Young deer 'could starve' if mothers shot in controversial cull

Orphaned young deer will be left to starve if their mothers are killed in a controversial cull, gamekeepers have warned.

Forestry and Land Scotland (FLS) carries out a licensed September cull of females as part of its management of the deer population to protect Scotland’s national forests. It also prevents adults succumbing to starvation during the winter.

However, Peter Fraser, vice chairman of the Scottish Gamekeepers Association, claims the authority would not need to cull females out of season in September if it had managed woodland deer properly.

The cull, authorised by NatureScot, is being carried out across public forests weeks before the official start of the season on October 21.

A female roe deer with her fawns .

At this time, young red or roe deer, aged between six and 12 weeks old, are reliant upon their mothers’ milk.

Contractors are tasked to kill the youngsters before the mothers but some lie undetected in thick vegetation and are left to starve.

Mr Fraser said: “I have been managing deer a long time and youngsters will be left, no question.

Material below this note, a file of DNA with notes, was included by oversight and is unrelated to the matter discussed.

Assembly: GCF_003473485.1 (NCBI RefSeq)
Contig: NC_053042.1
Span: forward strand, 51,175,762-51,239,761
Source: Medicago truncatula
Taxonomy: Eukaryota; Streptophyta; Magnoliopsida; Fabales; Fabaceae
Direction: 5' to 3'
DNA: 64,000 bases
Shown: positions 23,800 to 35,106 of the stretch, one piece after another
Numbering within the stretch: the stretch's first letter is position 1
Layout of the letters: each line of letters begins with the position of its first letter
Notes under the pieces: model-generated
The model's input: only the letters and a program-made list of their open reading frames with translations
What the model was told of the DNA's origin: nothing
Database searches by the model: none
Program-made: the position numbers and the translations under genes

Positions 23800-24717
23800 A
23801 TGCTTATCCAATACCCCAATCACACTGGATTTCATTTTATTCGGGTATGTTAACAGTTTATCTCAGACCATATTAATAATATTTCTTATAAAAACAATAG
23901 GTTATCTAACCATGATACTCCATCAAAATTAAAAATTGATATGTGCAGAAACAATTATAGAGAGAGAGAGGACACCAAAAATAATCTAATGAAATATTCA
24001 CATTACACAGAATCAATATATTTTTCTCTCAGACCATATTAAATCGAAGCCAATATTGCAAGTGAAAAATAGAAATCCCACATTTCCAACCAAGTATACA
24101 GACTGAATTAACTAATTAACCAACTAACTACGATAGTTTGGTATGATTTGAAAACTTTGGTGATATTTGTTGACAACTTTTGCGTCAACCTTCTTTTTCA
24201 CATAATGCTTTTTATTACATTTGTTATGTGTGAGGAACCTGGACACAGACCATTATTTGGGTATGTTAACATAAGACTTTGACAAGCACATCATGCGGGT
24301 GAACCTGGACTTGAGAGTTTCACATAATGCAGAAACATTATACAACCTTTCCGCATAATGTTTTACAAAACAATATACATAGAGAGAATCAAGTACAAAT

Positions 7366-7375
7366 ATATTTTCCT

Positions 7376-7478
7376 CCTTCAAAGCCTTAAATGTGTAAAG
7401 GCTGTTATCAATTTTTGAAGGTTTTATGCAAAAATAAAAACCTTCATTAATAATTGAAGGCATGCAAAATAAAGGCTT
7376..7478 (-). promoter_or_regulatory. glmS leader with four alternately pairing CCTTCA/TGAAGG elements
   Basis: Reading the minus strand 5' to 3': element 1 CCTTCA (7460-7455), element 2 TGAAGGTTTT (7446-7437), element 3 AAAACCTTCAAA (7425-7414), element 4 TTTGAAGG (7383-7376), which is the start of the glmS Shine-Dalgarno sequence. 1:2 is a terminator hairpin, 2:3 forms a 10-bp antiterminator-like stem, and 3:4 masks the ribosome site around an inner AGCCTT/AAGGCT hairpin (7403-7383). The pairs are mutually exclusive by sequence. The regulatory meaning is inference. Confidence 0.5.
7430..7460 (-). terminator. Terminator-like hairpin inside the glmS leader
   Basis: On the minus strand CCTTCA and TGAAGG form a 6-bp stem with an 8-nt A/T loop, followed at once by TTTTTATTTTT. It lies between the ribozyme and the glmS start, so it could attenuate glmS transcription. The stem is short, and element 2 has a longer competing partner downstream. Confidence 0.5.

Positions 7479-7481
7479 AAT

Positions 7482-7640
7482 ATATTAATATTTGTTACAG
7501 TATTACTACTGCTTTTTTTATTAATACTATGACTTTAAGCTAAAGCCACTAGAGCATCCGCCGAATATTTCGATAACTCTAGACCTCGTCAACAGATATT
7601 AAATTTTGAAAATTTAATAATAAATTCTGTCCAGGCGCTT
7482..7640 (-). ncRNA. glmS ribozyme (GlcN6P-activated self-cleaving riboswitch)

“In forestry, even in a clearing, you will get one shot and the mother will be off into cover.

Against cull: Peter Fraser, vice chairman of the Scottish Gamekeepers Association

“You might shoot a baby but then lose the mother and a twin so matching mothers and youngsters in family groups then becomes difficult thereafter.

“In areas like the west, deer managers will be encountering bracken 6ft or 7ft high regularly. It is very difficult to get deer out of cover like that.

“I don’t see the point of this cull when they could wait a few weeks more and get the job done more effectively, without the animal welfare implications.”

A NatureScot spokeswoman said: “Deer welfare is key and NatureScot takes into account the period of greatest welfare risk based on the dependency of young, which in Scotland is the period between April 1 to August 31.

“This period is based on commissioned research into birthing and weaning dates of all species Scotland wide. During this period strict controls are in place when female deer can only be culled under a specific authorisation from NatureScot. These are only granted in exceptional circumstances.”

FLS was asked for comment.


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